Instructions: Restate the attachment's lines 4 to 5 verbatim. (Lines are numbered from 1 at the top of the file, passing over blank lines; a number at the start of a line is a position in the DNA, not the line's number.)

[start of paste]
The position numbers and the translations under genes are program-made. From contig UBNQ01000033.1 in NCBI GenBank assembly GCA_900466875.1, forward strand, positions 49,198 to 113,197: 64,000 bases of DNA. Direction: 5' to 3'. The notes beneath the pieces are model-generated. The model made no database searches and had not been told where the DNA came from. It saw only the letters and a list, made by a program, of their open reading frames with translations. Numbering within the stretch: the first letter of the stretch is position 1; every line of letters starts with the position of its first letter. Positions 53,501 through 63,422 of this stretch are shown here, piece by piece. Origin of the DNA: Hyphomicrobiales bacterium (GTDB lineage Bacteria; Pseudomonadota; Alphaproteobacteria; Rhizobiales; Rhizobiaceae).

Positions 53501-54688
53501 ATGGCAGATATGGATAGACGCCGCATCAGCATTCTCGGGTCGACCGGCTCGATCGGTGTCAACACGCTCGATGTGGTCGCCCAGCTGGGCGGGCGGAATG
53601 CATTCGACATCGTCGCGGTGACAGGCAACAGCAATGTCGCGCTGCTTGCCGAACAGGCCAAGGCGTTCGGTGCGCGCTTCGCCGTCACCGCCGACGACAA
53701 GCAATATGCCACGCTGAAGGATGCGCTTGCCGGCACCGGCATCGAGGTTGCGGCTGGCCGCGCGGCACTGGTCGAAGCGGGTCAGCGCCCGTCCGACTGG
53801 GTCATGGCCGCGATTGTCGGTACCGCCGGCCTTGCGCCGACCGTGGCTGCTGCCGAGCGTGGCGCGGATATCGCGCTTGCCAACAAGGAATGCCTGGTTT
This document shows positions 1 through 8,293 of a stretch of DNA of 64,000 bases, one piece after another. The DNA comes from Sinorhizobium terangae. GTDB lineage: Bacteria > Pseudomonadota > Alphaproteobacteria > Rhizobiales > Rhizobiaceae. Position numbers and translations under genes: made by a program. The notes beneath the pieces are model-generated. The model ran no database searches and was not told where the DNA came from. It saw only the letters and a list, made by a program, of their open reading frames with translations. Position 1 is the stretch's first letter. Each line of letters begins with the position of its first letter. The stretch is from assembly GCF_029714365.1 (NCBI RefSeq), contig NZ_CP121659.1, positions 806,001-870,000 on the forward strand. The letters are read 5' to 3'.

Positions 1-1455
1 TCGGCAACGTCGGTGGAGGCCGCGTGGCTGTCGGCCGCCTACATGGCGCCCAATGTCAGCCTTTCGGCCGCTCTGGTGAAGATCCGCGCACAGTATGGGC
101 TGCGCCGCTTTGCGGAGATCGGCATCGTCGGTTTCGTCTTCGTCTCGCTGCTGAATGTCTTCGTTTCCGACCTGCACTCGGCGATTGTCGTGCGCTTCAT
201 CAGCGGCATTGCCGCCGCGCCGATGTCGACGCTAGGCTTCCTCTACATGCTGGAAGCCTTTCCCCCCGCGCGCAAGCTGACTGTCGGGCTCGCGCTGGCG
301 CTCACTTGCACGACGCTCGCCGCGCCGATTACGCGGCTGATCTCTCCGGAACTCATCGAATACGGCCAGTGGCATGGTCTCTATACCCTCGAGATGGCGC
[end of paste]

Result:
53601 CATTCGACATCGTCGCGGTGACAGGCAACAGCAATGTCGCGCTGCTTGCCGAACAGGCCAAGGCGTTCGGTGCGCGCTTCGCCGTCACCGCCGACGACAA
53701 GCAATATGCCACGCTGAAGGATGCGCTTGCCGGCACCGGCATCGAGGTTGCGGCTGGCCGCGCGGCACTGGTCGAAGCGGGTCAGCGCCCGTCCGACTGG